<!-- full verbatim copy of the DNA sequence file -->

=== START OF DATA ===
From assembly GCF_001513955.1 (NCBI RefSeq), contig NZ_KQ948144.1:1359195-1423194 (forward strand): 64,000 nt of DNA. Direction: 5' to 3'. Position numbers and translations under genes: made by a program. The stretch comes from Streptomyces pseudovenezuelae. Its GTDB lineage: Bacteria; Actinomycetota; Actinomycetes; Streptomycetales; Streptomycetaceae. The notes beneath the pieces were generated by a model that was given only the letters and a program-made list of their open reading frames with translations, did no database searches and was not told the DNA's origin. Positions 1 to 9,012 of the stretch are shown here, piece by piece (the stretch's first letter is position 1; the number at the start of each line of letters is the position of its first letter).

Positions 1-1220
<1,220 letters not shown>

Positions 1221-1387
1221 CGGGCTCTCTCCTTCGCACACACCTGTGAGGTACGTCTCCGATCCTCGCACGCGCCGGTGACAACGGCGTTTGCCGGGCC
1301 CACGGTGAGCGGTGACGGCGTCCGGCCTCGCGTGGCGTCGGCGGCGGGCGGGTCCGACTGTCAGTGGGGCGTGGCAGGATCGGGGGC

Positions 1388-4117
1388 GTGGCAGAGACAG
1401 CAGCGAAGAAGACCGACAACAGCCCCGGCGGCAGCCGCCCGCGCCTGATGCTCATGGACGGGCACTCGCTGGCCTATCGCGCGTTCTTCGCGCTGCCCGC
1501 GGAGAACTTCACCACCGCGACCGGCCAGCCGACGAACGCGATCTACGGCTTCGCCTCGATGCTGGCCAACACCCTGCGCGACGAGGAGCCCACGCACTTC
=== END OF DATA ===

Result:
From assembly GCF_001513955.1 (NCBI RefSeq), contig NZ_KQ948144.1:1359195-1423194 (forward strand): 64,000 nt of DNA. Direction: 5' to 3'. Position numbers and translations under genes: made by a program. The stretch comes from Streptomyces pseudovenezuelae. Its GTDB lineage: Bacteria; Actinomycetota; Actinomycetes; Streptomycetales; Streptomycetaceae. The notes beneath the pieces were generated by a model that was given only the letters and a program-made list of their open reading frames with translations, did no database searches and was not told the DNA's origin. Positions 1 to 9,012 of the stretch are shown here, piece by piece (the stretch's first letter is position 1; the number at the start of each line of letters is the position of its first letter).

Positions 1-1220
<1,220 letters not shown>

Positions 1221-1387
1221 CGGGCTCTCTCCTTCGCACACACCTGTGAGGTACGTCTCCGATCCTCGCACGCGCCGGTGACAACGGCGTTTGCCGGGCC
1301 CACGGTGAGCGGTGACGGCGTCCGGCCTCGCGTGGCGTCGGCGGCGGGCGGGTCCGACTGTCAGTGGGGCGTGGCAGGATCGGGGGC

Positions 1388-4117
1388 GTGGCAGAGACAG
1401 CAGCGAAGAAGACCGACAACAGCCCCGGCGGCAGCCGCCCGCGCCTGATGCTCATGGACGGGCACTCGCTGGCCTATCGCGCGTTCTTCGCGCTGCCCGC
1501 GGAGAACTTCACCACCGCGACCGGCCAGCCGACGAACGCGATCTACGGCTTCGCCTCGATGCTGGCCAACACCCTGCGCGACGAGGAGCCCACGCACTTC